Industry logical data models serve as maps to an organization's information.
Whether you're traveling or designing a data warehouse, maps and models can help you navigate the environment and home in on the details that could influence or affect your journey.
Just as it is important to understand the layout of the surroundings in order to overcome potential obstacles while traveling, when creating and maintaining a data warehouse, it is crucial to visualize the relationships between different components for a complete and precise view of your organization. Identifying these details and relationships through maps and models will enable you to make the best use of your time and tools.
In IT a complex information landscape is made understandable via a data model. Using symbols and text, a data model helps developers and analysts better understand a set of data elements and the corresponding business rules. While a data model can represent a specific functional area, such as order processing, it can also represent the organization's master plan in the form of an enterprise data model (EDM).
Organizations benefit from the mapping functions of an EDM. As a subject-oriented and integrated data model, an EDM describes the data produced and consumed across an entire organization. Subject-oriented means the data model concepts fit together as the CEO sees the company—the big picture—as opposed to the perspective of the individual functional or department heads.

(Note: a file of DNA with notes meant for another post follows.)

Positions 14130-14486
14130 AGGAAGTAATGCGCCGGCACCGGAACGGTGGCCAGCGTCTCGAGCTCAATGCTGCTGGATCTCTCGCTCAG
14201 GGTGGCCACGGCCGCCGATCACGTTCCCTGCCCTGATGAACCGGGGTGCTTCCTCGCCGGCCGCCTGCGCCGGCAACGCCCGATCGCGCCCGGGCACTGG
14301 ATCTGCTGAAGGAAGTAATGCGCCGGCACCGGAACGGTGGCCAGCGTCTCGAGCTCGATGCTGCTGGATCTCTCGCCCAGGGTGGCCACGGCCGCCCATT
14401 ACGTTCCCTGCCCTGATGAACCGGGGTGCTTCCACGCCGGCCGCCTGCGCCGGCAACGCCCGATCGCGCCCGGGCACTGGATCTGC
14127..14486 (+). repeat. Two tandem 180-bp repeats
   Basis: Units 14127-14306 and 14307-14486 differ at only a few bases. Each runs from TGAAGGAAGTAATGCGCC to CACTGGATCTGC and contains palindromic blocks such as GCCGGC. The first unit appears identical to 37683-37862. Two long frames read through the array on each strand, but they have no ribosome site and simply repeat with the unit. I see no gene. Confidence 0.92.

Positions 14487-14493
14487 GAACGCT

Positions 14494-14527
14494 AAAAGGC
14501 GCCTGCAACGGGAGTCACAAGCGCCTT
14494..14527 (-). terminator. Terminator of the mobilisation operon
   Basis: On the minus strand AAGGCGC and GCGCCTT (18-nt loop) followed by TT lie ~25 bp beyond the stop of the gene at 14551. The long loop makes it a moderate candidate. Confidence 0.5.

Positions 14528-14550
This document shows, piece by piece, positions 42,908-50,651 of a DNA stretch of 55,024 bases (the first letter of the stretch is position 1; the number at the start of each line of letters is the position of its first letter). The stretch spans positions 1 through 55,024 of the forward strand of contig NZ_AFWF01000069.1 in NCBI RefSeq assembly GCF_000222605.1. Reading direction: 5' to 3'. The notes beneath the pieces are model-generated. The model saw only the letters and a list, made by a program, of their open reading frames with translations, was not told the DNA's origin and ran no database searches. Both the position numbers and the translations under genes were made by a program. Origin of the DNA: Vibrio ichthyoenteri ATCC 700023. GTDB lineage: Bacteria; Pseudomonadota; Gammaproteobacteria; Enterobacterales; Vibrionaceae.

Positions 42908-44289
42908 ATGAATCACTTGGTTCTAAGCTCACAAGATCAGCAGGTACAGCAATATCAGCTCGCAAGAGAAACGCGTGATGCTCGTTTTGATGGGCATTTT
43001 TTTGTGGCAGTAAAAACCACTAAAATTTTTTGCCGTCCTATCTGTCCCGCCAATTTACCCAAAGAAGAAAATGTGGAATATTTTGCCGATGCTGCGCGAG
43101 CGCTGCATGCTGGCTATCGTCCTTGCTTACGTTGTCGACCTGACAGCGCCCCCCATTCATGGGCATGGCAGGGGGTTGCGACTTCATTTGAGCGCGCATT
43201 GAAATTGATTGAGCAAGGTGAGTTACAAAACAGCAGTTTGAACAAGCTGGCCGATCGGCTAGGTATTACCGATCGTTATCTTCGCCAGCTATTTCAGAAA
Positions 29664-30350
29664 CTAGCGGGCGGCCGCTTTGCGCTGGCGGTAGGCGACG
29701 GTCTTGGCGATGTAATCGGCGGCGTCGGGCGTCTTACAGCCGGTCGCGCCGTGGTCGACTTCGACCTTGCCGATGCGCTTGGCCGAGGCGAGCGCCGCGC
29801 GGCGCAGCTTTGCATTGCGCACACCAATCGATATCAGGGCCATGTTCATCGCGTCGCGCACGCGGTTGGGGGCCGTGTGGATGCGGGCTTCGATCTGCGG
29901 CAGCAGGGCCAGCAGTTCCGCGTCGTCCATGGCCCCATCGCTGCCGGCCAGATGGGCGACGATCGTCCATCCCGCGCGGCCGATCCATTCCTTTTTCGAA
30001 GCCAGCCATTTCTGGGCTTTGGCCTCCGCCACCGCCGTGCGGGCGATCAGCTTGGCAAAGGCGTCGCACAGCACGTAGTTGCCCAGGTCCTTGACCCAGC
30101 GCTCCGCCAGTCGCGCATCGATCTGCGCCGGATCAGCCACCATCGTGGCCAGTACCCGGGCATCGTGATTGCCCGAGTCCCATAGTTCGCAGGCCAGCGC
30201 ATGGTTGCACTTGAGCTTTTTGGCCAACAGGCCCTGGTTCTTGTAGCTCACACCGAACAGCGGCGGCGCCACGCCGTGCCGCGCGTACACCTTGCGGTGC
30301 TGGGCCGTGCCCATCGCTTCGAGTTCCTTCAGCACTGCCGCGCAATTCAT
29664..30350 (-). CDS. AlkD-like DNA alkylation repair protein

For instance, as captured in the database, the same person could have multiple roles in an organization, like that of both customer and employee. On a department level, the person might appear in only one application. But from the subject-oriented level, while the integrated EDM will show Individual Last Name only once, it will capture the mapping back to each pertinent application, thereby identifying that person as a customer and an employee.
Resource and skill challenges are often inevitable when creating and maintaining an EDM. So instead of reinventing the wheel, more organizations are purchasing pre-built industry data models as starter EDMs. In essence, these industry data models capture how an organization in a particular industry works or should work. Teradata offers eight industry logical data models (iLDMs), which companies can build on to create an EDM tailored to their specific organizations.
Map it out
Integration is difficult to achieve for many organizations, yet it is a prerequisite for most enterprise-wide initiatives. As helpful resources, the EDM and industry models, such as the iLDM, provide companies a single, integrated view of their business information.
The EDM integration for a hypothetical organization is illustrated in the iLDM geography structure shown in the figure. This figure, with the table, shows how the iLDM maps the places where the field is stored to the EDM structure.
As portrayed in the "Source field" column of the table, three data elements map to the Electronic Address Txt listed under the "EDM field" heading: email, e_mail_addr and company. Even with such a simple example, complexities are evident—the same address is entered in multiple locations and valid e-mail addresses are parsed out from the company data element. These challenges make it obvious that the maps are pertinent to achieving enterprise-wide integration through an EDM.